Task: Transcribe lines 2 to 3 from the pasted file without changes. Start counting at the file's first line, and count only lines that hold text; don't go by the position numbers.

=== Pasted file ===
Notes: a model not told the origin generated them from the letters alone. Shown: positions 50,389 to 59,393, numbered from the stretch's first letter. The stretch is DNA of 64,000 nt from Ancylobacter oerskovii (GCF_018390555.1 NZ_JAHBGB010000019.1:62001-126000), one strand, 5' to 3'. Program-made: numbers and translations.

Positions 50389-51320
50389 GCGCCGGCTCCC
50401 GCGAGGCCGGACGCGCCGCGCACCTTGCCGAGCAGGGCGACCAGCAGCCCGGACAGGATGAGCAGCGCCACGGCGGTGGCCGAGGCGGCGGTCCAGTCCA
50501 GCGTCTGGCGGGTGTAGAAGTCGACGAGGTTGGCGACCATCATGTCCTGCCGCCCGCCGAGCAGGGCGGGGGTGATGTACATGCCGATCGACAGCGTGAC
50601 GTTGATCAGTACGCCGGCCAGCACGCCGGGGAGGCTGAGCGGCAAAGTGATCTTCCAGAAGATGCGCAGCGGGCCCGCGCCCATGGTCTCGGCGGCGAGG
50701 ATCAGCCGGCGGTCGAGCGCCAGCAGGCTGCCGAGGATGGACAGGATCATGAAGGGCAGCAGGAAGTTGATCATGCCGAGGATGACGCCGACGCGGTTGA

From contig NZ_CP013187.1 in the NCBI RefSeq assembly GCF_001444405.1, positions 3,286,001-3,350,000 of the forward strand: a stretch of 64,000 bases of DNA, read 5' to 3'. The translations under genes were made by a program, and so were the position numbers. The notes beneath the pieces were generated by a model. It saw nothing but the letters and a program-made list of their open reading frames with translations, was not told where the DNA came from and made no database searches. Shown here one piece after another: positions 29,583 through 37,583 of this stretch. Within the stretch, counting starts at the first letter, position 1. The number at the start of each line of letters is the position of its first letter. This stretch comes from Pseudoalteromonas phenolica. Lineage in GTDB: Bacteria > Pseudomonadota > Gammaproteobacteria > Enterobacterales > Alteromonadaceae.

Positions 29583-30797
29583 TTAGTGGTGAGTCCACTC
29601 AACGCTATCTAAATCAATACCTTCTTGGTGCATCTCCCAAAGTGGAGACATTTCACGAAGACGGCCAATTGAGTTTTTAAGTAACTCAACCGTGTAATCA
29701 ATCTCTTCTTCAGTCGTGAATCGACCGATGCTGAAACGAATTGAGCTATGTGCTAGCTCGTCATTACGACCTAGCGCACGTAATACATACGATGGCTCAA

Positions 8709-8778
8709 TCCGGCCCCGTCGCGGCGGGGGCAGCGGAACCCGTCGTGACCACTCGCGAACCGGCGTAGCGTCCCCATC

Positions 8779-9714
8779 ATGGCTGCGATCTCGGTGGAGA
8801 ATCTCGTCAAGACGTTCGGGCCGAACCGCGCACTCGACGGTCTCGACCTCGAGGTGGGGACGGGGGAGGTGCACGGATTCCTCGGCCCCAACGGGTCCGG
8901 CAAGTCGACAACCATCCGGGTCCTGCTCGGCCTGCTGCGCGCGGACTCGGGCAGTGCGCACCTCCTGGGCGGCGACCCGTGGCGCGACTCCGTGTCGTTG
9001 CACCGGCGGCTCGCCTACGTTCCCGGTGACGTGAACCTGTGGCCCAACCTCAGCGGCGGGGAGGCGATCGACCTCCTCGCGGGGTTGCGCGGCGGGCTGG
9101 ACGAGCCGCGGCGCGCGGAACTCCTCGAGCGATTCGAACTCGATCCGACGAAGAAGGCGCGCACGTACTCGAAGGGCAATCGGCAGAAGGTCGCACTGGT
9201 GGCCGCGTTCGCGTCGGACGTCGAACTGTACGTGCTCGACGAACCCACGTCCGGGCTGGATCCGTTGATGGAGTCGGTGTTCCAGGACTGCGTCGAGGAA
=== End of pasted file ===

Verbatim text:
Positions 50389-51320
50389 GCGCCGGCTCCC